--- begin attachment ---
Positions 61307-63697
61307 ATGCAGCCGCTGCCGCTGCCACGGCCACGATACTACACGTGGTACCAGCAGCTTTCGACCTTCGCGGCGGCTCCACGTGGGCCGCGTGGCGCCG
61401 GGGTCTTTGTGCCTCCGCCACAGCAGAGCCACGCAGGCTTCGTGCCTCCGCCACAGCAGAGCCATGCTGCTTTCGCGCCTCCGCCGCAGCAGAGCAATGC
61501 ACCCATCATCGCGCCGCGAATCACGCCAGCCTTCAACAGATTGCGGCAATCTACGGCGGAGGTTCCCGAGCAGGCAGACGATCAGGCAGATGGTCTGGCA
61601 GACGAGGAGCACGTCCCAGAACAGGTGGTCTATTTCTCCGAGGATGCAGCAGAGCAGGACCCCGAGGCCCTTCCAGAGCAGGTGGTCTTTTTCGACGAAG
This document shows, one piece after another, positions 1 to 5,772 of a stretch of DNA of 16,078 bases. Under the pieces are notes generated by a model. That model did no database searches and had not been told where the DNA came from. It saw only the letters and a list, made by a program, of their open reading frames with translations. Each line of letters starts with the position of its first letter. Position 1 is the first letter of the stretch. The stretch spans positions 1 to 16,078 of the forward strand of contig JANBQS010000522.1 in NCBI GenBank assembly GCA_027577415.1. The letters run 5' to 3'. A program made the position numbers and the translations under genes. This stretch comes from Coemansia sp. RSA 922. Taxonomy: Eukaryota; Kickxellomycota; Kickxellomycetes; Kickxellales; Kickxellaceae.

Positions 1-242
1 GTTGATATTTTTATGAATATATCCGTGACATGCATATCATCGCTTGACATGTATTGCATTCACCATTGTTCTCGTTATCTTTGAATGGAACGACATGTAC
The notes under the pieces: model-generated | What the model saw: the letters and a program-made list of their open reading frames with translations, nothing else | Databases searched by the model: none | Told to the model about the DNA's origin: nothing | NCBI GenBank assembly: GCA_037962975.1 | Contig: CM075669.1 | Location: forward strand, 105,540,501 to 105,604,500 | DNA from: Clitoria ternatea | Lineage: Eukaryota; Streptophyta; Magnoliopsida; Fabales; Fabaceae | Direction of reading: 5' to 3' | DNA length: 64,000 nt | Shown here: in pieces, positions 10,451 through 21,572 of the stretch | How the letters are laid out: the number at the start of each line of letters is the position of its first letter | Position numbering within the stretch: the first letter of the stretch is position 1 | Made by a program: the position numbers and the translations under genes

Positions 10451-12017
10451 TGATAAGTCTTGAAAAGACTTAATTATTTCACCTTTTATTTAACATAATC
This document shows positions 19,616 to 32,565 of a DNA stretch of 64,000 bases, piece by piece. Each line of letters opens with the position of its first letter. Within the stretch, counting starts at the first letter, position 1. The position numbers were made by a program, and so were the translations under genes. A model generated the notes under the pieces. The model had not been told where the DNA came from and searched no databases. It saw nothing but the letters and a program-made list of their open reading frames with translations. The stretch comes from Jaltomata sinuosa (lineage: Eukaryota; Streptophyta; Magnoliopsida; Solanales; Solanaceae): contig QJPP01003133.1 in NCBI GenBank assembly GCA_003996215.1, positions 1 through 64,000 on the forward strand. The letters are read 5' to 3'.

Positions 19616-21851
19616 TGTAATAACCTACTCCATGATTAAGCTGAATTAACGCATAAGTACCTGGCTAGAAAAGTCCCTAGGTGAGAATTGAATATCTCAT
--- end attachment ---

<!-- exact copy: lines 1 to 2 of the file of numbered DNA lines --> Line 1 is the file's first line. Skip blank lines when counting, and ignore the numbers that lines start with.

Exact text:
Positions 61307-63697
61307 ATGCAGCCGCTGCCGCTGCCACGGCCACGATACTACACGTGGTACCAGCAGCTTTCGACCTTCGCGGCGGCTCCACGTGGGCCGCGTGGCGCCG